ENDOCARDIAL pacing has been shown to be a satisfactory method for long-term cardiac pacing. The electrode complications of malposition, displacement, fracture, migration, and perforation have been well described in previous publications.1,2 We have recently observed a retraction of the endocardial electrode by the downward migration of the heavy pulse generator. This complication is prevented by anchoring the pacemaker to the clavicle or by creating a pacemaker "pocket" under the pectoral muscle or both.
Report of Cases
A 78-year-old man was admitted to New York University Hospital with intermittent heart block requiring cardiac pacing. A Medtronic pacemaker weighing 200 gm was inserted in a subcutaneous infrapectoral pocket with a bipolar electrode inserted via the cephalic vein into the apex of the right ventricle. Postoperatively the patient did well until the 12th month when failure of capture was noted.Chest x-ray film showed retraction of the catheter into the right atrium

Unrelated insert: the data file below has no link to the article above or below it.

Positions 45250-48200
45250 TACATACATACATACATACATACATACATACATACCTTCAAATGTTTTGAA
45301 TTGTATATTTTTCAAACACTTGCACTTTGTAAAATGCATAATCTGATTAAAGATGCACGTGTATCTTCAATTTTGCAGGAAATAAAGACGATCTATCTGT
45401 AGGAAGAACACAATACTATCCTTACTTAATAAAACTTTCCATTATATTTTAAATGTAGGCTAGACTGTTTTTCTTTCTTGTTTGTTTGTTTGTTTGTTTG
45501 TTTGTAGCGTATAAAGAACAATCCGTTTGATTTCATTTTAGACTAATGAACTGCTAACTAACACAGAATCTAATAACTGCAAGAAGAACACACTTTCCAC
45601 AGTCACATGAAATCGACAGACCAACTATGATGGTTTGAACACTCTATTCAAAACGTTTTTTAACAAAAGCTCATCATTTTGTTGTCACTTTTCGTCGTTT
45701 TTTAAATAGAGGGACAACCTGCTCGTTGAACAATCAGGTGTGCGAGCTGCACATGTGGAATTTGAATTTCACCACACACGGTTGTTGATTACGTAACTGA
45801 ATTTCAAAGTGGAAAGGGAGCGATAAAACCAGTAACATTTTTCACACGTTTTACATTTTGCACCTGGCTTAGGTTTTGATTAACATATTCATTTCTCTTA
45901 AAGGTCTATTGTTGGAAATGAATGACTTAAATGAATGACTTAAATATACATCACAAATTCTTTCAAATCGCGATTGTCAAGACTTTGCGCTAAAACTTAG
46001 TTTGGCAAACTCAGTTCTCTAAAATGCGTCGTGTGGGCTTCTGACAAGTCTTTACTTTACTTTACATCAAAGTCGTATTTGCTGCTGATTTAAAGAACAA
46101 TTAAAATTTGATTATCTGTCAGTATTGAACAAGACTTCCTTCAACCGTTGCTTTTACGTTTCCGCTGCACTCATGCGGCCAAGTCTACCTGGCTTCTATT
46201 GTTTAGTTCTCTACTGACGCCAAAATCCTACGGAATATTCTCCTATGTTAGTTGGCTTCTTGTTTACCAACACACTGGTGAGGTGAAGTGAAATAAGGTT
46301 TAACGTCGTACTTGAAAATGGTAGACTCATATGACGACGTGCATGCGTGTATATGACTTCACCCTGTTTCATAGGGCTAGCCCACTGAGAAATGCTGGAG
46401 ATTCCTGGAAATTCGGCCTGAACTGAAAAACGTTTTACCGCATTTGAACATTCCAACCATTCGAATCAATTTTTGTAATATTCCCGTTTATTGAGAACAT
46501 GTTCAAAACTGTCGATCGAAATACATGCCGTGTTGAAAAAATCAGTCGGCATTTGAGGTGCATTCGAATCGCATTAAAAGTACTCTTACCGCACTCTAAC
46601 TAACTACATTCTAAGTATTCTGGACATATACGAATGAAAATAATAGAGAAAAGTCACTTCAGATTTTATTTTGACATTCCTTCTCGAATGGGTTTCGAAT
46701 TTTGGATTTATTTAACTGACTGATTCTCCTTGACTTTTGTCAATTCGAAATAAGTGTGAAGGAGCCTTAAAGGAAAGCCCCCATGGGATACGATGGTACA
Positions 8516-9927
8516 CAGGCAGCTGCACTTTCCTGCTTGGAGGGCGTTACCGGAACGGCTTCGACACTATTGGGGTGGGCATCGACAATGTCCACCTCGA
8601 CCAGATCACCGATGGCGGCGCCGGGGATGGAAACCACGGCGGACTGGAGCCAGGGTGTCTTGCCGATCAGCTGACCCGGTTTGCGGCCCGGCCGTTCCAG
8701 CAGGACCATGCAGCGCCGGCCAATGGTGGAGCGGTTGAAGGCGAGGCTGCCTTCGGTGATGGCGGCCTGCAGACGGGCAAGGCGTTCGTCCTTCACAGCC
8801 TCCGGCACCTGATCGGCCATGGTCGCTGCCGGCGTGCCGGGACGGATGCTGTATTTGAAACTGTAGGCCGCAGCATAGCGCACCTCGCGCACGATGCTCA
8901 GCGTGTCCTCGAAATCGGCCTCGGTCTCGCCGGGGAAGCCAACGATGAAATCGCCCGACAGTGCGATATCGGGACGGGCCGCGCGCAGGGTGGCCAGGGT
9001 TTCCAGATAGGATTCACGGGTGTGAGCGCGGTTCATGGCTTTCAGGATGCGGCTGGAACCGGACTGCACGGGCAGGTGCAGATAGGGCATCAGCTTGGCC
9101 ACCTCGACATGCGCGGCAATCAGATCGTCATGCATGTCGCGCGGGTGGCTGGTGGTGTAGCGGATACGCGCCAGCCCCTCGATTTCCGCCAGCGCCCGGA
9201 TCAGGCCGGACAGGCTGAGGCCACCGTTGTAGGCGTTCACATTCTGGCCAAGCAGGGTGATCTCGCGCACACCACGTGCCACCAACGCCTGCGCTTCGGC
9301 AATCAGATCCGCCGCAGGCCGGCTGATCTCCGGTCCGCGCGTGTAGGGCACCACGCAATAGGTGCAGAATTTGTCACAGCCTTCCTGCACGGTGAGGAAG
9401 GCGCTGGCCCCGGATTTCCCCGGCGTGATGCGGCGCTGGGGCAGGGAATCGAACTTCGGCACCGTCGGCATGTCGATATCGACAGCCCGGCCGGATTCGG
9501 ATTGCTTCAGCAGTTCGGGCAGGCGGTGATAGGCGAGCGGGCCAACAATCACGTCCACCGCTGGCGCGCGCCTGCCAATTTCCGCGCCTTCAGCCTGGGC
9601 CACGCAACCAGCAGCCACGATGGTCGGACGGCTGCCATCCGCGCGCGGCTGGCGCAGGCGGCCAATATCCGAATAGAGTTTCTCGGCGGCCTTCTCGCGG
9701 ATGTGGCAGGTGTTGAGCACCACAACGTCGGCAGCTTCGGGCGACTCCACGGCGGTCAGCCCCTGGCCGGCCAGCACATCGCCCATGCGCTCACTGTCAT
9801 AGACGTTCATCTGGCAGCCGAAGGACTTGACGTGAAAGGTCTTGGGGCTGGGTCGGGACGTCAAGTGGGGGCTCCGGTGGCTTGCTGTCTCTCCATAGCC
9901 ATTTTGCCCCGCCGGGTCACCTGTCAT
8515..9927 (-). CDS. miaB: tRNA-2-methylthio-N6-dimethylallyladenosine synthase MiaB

Kim GE, Haveson S, Imparato AM. Late Displacement of Cardiac Pacemaker Electrode Due to Heavyweight Pulse Generator. JAMA. 1974;228(1):74–75. doi:10.1001/jama.1974.03230260048025
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